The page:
99 years ago, Major League Baseball officially banned the spitball. Only 17 pitchers that depended on the pitch for their livelihood were allowed to use it for the remainder of their career until they retired.
The seventeen pitchers that were allowed to use the spitter were Red Faber, Burleigh Grimes, Jack Quinn, Urban Shocker, Stan Coveleskie, Bill Doak, Ray Caldwell, Clarence Mitchell, Dutch Leonard, Ray Fisher, Dick Rudolph, Allen Sothoron, Phil Douglas, Allan Russell, Doc Ayers, Dana Fillingim and Marvin Goodwin.
The reason why the spitball was banned was that it was regarded as doctoring a baseball. And everything that was considered doctoring a baseball was banned on this day in 1920.
Throwing the spitball before that 10th of February 1920 was a common thing. Many pitchers did it. Pitchers like Jack Chesbro and Ed Walsh. The reason why it was banned came from the owners. They wanted to increase the offense and especially the home run, something fans were fond of (more home runs, more fans).
The last pitcher that used the spitter legally was Burleigh Grimes, who heavily relied on the pitch.
The Hall of Famer pitched 19 seasons for various teams, helping the Cardinals winning the World Series in 1931. With the Pittsburgh Pirates in 1928, Grimes led the National League in wins, starts, innings pitched, complete games, and shutouts.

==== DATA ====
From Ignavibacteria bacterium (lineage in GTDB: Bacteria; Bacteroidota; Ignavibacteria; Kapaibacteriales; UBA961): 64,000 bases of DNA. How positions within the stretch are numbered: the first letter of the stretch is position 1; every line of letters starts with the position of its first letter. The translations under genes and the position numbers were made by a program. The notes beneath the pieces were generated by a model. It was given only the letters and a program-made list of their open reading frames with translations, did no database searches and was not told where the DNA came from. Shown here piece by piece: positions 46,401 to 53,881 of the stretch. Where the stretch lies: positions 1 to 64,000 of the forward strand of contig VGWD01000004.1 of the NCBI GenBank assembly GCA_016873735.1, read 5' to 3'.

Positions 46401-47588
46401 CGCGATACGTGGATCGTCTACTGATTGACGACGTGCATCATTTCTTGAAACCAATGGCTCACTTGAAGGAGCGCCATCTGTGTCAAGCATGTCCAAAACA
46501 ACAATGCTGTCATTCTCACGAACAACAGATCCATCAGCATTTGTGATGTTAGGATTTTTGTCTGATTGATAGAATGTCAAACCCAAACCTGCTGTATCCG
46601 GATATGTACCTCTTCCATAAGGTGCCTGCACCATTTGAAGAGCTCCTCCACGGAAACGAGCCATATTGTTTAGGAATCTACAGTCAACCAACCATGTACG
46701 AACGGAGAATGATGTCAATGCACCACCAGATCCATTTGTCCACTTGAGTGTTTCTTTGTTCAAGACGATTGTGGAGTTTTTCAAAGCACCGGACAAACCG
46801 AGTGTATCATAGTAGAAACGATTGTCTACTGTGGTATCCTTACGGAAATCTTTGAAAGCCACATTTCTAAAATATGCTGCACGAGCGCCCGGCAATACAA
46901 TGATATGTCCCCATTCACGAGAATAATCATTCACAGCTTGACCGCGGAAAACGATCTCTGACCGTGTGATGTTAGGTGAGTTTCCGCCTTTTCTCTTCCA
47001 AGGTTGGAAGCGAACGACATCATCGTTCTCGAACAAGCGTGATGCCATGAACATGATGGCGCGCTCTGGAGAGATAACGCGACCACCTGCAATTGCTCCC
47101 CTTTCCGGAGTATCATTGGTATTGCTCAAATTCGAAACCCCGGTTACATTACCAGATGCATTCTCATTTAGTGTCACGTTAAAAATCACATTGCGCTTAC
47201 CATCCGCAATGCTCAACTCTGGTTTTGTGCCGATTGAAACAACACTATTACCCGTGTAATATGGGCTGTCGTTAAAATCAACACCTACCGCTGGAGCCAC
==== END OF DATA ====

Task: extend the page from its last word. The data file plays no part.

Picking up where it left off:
The spitball evolved in the late 19th century as pitchers discovered that spit (or any number of other wet foreign substances) could alter a baseball’s trajectory toward the plate. A good pitcher could get an extra break on his pitches, and the baseball would get progressively dirtier and harder to see as the game went on. The spitball became more popular as pitchers dominated in the early 20th century. Ed Walsh, one of the premier spitballers of the era, still holds the major league record with a career 1.82 ERA.
Despite the ban of the spitball, the ball was used in the decades that followed 1920 nevertheless. Another Hall of Famer, Gaylord Perry was known for his use of the spitball. Only in his 21st MLB season, Perry was ejected for using the spitball. Perry even named his autobiography “Me and the spitter”.
During my playing days, I used the spitball almost every time, not knowing it was illegal. But at the level I played at, the umpires didn’t even bother to look.